That’s why we built our program from the ground up to be effective and evidence-based.

Who is Mentoring For?

Mentoring is for anyone who wants support to achieve their goals faster, more efficiently, and with greater success. Especially for individuals who have goals that deviate from the norm, take the path less traveled, have higher ambitions, or deeper challenges.

But it isn’t just about getting a mentor: It has to be the right mentor.

An excellent systematic review of the effectiveness of mentoring programs by DuBois et. al (2011) gives us a summary of the information we know about youth-focused mentoring to date. In summary, mentoring programs should:

  1. Place a heavy focus on high-quality matching between mentors and youth
  2. Be structured clearly and follow specific guides
  3. Be closely evaluated and driven towards relevant activities

Unfortunately, not all mentoring programs follow this, which is why a previous study by DuBois et. al (2002) showed that one-third of all mentoring had virtually no effect, while 10 percent had a negative impact. In other words, those 10 percent would have been better to not have been mentored at all! The variation in mentoring has been remarked in most studies on this topic.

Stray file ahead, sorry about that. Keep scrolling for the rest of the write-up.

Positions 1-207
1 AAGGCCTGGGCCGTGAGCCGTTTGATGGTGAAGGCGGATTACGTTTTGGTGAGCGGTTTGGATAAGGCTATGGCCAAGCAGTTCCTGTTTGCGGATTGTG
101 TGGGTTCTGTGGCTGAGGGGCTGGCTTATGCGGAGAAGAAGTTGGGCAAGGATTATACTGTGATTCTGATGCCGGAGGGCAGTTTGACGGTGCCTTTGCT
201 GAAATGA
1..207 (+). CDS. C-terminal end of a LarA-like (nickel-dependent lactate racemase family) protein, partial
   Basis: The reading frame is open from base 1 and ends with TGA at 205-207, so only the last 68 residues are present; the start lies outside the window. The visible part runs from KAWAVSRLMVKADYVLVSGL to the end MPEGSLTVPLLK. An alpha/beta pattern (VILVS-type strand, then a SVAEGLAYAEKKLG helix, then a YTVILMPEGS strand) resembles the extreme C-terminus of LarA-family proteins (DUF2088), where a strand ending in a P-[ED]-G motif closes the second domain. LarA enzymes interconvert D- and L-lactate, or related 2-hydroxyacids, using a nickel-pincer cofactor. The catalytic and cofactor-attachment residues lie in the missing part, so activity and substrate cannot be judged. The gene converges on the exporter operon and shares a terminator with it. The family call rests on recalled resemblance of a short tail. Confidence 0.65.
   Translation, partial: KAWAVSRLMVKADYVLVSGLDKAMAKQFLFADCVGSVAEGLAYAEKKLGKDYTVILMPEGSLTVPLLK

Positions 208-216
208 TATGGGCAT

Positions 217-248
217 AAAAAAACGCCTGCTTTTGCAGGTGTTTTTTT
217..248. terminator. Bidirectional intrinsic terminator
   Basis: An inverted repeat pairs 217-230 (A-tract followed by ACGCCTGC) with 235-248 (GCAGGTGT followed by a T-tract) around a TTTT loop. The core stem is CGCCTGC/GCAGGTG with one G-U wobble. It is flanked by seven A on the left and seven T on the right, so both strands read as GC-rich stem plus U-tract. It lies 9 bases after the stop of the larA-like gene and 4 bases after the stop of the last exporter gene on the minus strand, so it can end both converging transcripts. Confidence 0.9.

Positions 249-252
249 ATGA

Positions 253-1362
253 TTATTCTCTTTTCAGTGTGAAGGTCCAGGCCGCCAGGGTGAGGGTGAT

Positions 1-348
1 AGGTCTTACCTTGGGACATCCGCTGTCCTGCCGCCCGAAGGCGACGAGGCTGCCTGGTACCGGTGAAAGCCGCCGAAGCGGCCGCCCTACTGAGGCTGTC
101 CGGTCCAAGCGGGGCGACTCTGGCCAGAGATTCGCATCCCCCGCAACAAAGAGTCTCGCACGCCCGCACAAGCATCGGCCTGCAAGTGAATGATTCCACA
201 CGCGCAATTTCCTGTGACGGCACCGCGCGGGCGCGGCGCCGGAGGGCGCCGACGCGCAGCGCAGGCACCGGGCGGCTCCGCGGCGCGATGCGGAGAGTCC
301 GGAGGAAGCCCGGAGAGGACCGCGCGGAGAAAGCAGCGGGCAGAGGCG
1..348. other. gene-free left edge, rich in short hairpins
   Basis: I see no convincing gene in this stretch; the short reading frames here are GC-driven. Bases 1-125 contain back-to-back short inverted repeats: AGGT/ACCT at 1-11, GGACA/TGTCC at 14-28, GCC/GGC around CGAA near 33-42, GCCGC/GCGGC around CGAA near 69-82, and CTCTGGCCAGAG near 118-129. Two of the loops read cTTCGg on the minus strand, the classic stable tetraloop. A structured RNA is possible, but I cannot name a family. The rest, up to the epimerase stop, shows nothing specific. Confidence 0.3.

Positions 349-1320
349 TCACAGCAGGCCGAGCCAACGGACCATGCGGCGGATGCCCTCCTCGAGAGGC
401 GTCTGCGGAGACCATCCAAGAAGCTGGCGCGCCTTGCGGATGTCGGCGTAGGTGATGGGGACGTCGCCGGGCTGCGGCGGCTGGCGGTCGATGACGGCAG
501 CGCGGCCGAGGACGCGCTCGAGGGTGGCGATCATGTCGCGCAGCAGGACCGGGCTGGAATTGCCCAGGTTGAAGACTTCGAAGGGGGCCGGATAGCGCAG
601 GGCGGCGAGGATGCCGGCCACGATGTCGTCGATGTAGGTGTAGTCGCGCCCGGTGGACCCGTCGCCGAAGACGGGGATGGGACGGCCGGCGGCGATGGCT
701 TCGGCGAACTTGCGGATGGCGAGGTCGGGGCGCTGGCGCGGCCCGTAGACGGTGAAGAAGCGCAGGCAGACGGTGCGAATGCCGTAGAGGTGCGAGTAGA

The general consensus when you look at all the research out there is that good mentoring program design (among other factors) makes a remarkable difference to outcomes and experience. It is for this precise reason that the Foster Our Future mentoring program is built from best-practice guidelines.

Did you know?

There are some famous mentorship pairs out there. Here’s just a few.

Steve Jobs – Apple CEO Mark Zuckerberg – Facebook CEO
Woody Guthrie – Singer/Songwriter Bob Dylan – Singer/Songwriter
Christian Dior – Fashion Designer Yves St. Laurent – Fashion Designer
Warren Buffett – Most successful investor of the 20th century Bill Gates – Microsoft Co-founder
Ray Charles – Musical legend Quincy Jones – Musical legend
Richard Branson – Virgin group founder Sir Freddie Laker – British airline entrepreneur

DuBois, D. L., Holloway, B. E., Valentine, J. C., & Cooper, H. (2002). Effectiveness of mentoring programs for youth: A meta-analytic review. American Journal of Community Psychology, 30, 157-197.

Leave a Comment

Seen this post?

Engaging With Te Ao Māori (The Māori World)

Nā Coralie Takuira Across the world, health disparities exist between indigenous and non-indigenous people (Gracey & King, 2009a) and New Zealand Māori are no exception. This includes higher infant mortality, suicide rates, disease burden and in turn lower life expectancy for Māori compared to non-Māori.Ministry of Health, 2015 Social determinants of health are multifactorial and…

Read More →
Member Actions
Get in the Fast Lane with Premium
  • Full access to the entire online course bank
  • Personalised career roadmap
  • Coaching by a matched mentor
  • Specialist mentors with industry experience
  • And more!


We help you make informed decisions and never advise products we don't think you need.
Scroll to Top